By the way, the music in the podcast? It’s by good ol’ Canadian singer, composer and friend of the ‘cast,  David Archibald. You can find more of his music at his website, davidarchibald.com.

Remembering Wingfield Farm and Trees for Heroes (April 8, 2020)

The Rundown

This episode is about plays, a fictional farm, heroes and highways. I start off by chatting with Dan Needles, a mainstay for Harrowsmith readers and the author of the WIngfield Farm mediaverse. We touch on turnip-mashing drudges, the parallels between Walt and Dan and how Needles is taking to the boards himself these days. Next up, Mike Hurley tells us about the ambitious charity, the Highway of Heroes Tree Campaign, that aims to plant a tree for every man and woman who’s served in Canada’s armed forces. So, one way or another, we’re getting back to roots.

End Notes
Want more Harrowsmith? No problem. Visit our website. And, you can read Vanessa’s story on ticks in the Spring issue of Harrowsmith Magazine. It’s on selected newsstands across Canada or you can order subscriptions online at harrowsmithmag.com.

By the way, the music in the podcast? It’s by good ol’ Canadian singer, composer and friend of the ‘cast,  David Archibald. You can find more of his music at his website, davidarchibald.com.

Of Blooms and Bees (February 11, 2020)

The Rundown

In this episode we combine two natural, literally natural partners, blooms and bees. First up I chat with Terry Caddo, the executive director of Canada Blooms, a venerable gardening show that will soon be celebrating 25 years of gardening glory. Next up, we decode honey jar labels.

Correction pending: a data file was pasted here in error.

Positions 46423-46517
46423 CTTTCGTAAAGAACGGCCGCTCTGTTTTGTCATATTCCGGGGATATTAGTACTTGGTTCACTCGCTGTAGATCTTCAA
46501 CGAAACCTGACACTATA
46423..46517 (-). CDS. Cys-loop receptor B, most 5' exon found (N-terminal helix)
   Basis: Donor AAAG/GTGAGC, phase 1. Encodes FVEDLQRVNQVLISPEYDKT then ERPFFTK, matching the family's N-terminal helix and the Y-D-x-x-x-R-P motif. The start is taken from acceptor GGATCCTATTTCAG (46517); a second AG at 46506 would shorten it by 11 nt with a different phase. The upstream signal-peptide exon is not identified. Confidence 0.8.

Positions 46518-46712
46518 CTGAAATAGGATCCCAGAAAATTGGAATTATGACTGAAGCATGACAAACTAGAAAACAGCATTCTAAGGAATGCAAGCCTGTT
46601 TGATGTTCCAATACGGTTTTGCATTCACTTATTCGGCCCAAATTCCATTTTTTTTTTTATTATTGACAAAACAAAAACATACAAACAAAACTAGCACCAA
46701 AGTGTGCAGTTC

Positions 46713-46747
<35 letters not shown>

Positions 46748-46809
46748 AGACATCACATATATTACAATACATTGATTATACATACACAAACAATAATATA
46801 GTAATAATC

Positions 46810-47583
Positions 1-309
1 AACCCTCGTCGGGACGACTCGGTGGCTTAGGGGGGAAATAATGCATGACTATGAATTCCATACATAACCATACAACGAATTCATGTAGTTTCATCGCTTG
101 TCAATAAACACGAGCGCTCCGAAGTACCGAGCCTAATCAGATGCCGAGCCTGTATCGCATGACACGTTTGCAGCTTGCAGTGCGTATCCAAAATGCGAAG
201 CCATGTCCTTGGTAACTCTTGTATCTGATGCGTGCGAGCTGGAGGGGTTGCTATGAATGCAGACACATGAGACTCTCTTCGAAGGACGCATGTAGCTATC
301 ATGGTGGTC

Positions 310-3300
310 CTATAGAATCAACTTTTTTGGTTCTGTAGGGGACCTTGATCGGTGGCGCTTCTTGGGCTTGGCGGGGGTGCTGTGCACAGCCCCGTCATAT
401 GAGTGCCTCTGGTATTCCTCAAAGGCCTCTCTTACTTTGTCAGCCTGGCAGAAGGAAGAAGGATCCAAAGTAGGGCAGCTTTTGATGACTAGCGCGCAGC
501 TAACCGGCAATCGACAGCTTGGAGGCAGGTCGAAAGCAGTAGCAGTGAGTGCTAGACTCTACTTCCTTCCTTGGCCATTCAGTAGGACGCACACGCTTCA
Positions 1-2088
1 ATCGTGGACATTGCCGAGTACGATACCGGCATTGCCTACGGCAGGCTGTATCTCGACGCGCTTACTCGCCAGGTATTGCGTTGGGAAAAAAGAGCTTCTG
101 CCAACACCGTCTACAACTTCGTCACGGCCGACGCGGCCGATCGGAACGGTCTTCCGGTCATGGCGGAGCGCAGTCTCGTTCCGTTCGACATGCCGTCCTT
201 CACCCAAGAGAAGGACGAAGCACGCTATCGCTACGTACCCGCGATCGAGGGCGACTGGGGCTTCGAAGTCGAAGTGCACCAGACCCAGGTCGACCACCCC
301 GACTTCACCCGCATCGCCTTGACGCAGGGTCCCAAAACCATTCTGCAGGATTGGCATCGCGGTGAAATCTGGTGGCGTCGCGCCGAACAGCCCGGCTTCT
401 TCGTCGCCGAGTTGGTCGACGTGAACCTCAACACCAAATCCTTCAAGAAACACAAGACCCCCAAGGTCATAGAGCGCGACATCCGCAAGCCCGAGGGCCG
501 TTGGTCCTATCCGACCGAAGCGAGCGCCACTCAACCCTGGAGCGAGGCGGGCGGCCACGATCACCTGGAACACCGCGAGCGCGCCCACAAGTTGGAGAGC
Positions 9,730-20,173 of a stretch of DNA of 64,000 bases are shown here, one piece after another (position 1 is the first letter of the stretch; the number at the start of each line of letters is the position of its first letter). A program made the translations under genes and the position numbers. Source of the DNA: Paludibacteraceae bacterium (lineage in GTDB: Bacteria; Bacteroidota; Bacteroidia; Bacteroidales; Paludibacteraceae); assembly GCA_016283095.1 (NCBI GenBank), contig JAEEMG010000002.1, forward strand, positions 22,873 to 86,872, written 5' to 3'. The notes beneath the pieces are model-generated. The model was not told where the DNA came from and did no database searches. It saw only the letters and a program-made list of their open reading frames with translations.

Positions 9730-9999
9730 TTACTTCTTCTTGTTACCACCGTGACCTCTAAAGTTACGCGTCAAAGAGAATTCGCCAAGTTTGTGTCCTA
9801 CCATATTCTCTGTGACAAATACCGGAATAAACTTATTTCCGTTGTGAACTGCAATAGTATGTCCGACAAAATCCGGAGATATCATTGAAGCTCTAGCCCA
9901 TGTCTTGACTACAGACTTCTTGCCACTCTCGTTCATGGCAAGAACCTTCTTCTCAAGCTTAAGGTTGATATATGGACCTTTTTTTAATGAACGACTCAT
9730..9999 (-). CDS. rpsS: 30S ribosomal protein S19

For almost a quarter century the Canada Blooms show in Toronto has brought gardens, gardening wisdom and gardening supplies and suppliers under one roof for a giant garden celebration. The next one, the 24th, is just a few weeks away as I record this. I talked with the show’s executive director, Terry Caddo about the changing demographic the show attracts and why its a literally, perennial favourite.

Buying something as natural as honey should be an easy consumer choice. But, these days, honey labelling makes that choice more complex. Does “Canada’s Favourite”, mean it’s Canadian honey? Does “Canada #1”? And what does “Graded in Canada” mean? To help sort it out I spoke with Guy Chartier of Bee Maid Honey.  

End Notes